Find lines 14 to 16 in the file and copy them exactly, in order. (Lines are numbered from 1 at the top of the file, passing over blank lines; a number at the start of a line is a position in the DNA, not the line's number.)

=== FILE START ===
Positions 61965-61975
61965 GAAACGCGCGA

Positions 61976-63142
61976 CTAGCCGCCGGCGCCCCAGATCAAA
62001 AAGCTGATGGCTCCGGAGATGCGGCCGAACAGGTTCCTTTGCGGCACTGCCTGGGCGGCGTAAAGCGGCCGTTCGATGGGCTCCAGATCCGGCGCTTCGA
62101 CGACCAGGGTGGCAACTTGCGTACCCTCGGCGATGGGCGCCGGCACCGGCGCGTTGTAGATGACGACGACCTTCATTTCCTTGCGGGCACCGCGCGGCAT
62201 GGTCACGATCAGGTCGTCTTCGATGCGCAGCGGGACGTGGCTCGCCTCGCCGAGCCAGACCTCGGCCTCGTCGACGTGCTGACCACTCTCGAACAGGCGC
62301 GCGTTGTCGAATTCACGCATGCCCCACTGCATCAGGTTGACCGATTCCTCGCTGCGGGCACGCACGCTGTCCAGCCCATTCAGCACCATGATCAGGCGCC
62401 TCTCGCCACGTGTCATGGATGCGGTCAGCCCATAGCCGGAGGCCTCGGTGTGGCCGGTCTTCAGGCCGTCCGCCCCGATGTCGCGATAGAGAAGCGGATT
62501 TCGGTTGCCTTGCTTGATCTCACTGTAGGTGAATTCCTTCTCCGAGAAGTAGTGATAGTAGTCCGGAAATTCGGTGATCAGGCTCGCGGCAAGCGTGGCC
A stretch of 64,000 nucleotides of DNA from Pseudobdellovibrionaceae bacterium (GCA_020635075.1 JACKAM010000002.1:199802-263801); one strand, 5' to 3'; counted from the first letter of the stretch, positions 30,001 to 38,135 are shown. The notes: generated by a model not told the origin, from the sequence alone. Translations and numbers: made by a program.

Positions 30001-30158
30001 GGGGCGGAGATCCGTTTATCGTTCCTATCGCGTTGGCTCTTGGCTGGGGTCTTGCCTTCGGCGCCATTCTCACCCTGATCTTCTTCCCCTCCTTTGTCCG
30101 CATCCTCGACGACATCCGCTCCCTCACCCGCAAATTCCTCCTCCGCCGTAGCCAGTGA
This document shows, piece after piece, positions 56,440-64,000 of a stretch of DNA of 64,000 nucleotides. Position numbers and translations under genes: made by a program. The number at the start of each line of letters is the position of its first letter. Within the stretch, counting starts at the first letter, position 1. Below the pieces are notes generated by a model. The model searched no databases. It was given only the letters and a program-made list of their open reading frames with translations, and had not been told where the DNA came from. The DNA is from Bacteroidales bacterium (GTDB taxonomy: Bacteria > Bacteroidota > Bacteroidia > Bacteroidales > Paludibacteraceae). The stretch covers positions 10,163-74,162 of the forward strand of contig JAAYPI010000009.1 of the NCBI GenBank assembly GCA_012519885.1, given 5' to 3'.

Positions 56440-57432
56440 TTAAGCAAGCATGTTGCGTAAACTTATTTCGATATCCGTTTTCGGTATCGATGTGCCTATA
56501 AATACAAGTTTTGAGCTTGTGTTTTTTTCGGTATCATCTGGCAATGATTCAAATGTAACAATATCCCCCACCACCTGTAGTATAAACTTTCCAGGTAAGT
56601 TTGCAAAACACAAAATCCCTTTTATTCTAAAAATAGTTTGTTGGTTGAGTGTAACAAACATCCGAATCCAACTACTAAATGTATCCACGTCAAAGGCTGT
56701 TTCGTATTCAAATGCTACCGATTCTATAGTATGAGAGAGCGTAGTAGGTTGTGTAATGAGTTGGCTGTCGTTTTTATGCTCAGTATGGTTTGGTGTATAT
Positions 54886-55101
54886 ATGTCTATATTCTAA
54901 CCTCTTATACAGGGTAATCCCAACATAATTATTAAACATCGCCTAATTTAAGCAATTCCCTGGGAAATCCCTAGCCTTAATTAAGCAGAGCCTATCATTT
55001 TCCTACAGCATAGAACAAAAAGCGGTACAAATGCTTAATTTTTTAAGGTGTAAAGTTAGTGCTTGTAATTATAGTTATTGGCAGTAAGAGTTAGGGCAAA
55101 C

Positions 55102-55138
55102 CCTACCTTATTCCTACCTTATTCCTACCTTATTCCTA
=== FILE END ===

30101 CATCCTCGACGACATCCGCTCCCTCACCCGCAAATTCCTCCTCCGCCGTAGCCAGTGA
This document shows, piece after piece, positions 56,440-64,000 of a stretch of DNA of 64,000 nucleotides. Position numbers and translations under genes: made by a program. The number at the start of each line of letters is the position of its first letter. Within the stretch, counting starts at the first letter, position 1. Below the pieces are notes generated by a model. The model searched no databases. It was given only the letters and a program-made list of their open reading frames with translations, and had not been told where the DNA came from. The DNA is from Bacteroidales bacterium (GTDB taxonomy: Bacteria > Bacteroidota > Bacteroidia > Bacteroidales > Paludibacteraceae). The stretch covers positions 10,163-74,162 of the forward strand of contig JAAYPI010000009.1 of the NCBI GenBank assembly GCA_012519885.1, given 5' to 3'.

Positions 56440-57432